When he was promoted to the Bridgeport Sears, the Norwalk store’s display artist did a wonderful sketch of him with a dollar in his pocket and the words, “It’s not that I need the money, it’s just closer to Boston.”
He took a lot of that same kidding at Brooklawn Country Club. Though there, he was also respected for his prowess at a game that frustrated so many others. At 77, he was Brooklawn’s senior flight champion. And even after that, he played a great game for many years, and the golf magazines wrote about him shooting his age or under. Some of those he played with said they had a tough time explaining to their friends and family how they lost that morning’s game to a 90-year-old.
Some think country clubs are snobbish. My father and his friends were self-made. He was close to so many of them and they to him. They looked out for each other. They were the best of their kind. It was a privilege to see such wonderful fellowship.
He owed Brooklawn too for happiness — the bliss he found out on the course. (And sometimes, when you go by, think of him. Say a prayer if you can.) On his 90th birthday, the club and Ralph LoStocco gave him a party.
Then, and most of all — just a month before my mother died — a storybook finish for them that I got to see. A dinner in Joe Dolan’s honor. Hundreds of people seated at tables along the patio on a Connecticut summer night. As darkness came they asked him to make a long twelve-foot putt. Under a strong spotlight the 96-year old gave it his valiant try. No, he sunk it. And the cheering, which could be heard down at Jennings Beach, may have done structural damage to the clubhouse roof. You would think he had won the Masters.
I was surprised at the shot. My mother wasn’t. “Joe was always doing things like that,” she said. Her hero one last time.
Not long after that, when I woke him one morning with the news that she had died, and as I took him take back to the hospital, he kept saying it: “Oh, the poor girl, the poor girl.”
Since we were children we called him by his first name — to the horror of many of our friends. Though we tried to explain that “Joe” to us sounded just like “Dad” did to them. But while his children deeply respected him — and I’ll tell you more of why in a second — for all of that he was also something out of Charles Dickens, one of those endearing figures. Coming home from college or our jobs for the holidays, we so looked forward to seeing him. He was our Joe Gargery, or Tiny Tim’s protective father. Our most dependable ally. Our oldest friend.
Life and time and circumstances being what they are, some day — it may be 50 or a hundred years from now — change will come to St. Vincent’s, and they will take down those pictures in the lobby. I’ve thought about that sometimes and realized that by then the person taking them down may wonder about the men in those frames.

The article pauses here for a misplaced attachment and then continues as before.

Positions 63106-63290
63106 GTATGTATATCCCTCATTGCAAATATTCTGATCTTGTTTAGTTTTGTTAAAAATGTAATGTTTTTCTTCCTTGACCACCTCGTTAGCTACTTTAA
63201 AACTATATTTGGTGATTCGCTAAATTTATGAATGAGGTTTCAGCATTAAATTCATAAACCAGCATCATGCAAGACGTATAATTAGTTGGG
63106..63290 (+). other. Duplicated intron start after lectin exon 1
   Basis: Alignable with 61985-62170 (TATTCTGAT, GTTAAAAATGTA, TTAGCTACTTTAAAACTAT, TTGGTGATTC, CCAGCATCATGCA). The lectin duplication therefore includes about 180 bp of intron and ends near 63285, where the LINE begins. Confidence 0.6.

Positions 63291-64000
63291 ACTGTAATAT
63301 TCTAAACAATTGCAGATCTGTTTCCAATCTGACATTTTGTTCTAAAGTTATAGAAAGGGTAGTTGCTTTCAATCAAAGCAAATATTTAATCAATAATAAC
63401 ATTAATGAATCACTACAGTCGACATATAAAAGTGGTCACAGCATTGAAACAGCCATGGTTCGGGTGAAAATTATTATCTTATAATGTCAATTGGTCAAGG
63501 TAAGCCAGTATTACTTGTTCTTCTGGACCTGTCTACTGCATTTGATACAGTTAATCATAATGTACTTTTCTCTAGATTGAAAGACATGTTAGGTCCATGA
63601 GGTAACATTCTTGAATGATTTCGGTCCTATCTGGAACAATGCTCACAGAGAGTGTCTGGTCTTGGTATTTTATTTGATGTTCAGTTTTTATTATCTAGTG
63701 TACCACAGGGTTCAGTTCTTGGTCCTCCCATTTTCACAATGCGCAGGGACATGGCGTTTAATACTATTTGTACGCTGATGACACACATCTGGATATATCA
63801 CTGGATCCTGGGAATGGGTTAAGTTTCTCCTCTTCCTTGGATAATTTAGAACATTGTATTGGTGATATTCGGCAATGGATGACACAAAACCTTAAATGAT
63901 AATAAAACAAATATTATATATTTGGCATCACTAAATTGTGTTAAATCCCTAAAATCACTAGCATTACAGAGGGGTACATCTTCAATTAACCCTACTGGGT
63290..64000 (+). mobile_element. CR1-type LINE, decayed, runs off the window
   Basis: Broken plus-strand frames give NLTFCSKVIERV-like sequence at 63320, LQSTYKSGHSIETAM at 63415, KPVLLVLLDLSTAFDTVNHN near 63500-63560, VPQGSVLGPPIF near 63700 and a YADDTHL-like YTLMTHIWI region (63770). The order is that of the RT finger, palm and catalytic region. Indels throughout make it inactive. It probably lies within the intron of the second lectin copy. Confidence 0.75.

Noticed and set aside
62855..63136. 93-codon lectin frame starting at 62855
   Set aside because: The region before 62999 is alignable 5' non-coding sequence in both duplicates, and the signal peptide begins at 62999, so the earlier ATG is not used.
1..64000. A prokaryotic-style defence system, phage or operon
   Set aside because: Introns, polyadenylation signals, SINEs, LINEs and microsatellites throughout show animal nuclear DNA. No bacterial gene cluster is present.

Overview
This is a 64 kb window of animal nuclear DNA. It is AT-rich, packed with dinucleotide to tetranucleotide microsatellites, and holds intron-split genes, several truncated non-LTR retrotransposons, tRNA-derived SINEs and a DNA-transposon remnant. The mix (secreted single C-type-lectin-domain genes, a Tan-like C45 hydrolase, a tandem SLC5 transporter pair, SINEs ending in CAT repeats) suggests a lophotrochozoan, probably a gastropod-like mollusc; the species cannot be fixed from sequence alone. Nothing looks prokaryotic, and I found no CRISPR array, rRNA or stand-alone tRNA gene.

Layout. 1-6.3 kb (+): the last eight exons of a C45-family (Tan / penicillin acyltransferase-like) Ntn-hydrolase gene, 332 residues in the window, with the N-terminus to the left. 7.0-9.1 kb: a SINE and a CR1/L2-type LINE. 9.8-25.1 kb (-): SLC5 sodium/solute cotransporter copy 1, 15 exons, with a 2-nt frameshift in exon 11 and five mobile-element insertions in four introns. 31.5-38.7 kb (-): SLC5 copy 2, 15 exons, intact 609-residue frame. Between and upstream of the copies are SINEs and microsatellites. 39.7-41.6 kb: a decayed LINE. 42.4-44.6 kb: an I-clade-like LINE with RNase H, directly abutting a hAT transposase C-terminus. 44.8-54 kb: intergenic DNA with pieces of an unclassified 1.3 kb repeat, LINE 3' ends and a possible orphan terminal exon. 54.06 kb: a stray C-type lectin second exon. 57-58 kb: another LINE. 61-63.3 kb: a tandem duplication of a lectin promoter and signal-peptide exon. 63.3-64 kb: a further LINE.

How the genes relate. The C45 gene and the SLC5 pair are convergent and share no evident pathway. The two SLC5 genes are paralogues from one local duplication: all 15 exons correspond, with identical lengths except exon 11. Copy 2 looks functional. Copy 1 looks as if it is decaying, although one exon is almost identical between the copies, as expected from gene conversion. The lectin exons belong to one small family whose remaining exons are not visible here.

Well, I know what I would want that person to know about my father. That he is the man his son was always trying to catch up to. Especially the night he died.
His vital signs, which had plunged earlier, seemed to have stabilized in the ER. But the nurse kept trying to get a blood pressure and she couldn’t. We didn’t realize what was happening.
What my father did next is what I remember. And it brought to mind, forgive me, another parallel, another — speaking of English novelists — literary one. Evelyn Waugh is considered by many the best of the 20th-century novelists, and Brideshead Revisited is his masterpiece. At its end, Lord Marchmain comes back to his great house to die, and the family he had deserted hopes for some sign of a return to the Church. With all the mastery of the artist he was, Waugh describes a deathbed scene in which the semi-conscious Marchmain dramatically, tellingly, makes the sign of the cross.
Joe Dolan needed no novelist’s art. No contrivance of genius for his drama. My father — as they tried to get his vital signs — gave them the most important one of all. Slowly, solemnly, he raised a hand and made a perfect sign of the cross. A few minutes later and a rush of doctors and nurses into the room and he was gone.
A better drama, I think, than Mr. Waugh’s. The perfect playing out of the plot line — all that has gone before — what’s expected of good or high drama. Because unlike poor Marchmain, Joe Dolan had always been there, ever generous to his wife and children, his church, his neighbors. In all that, he had been strong, manly — dignified, really. Living by his code of helping and loving others.
So, such a good ending. So believable. The man in the picture in St. Vincent’s lobby then? That’s who he was. The man I was always trying to catch up to. A man I know that even now is waiting for me, kindly, affectionately.
“Lord let thy servant now go in peace. Thy word has been fulfilled.”
And, Lord, help me catch up to him someday.
— Lee Habeeb, vice president of Salem Radio Network, resides in Oxford, Miss., with his wife, Valerie, his daughter, Reagan, and his mother-in-law, Kay. He is still trying to catch up to his dad.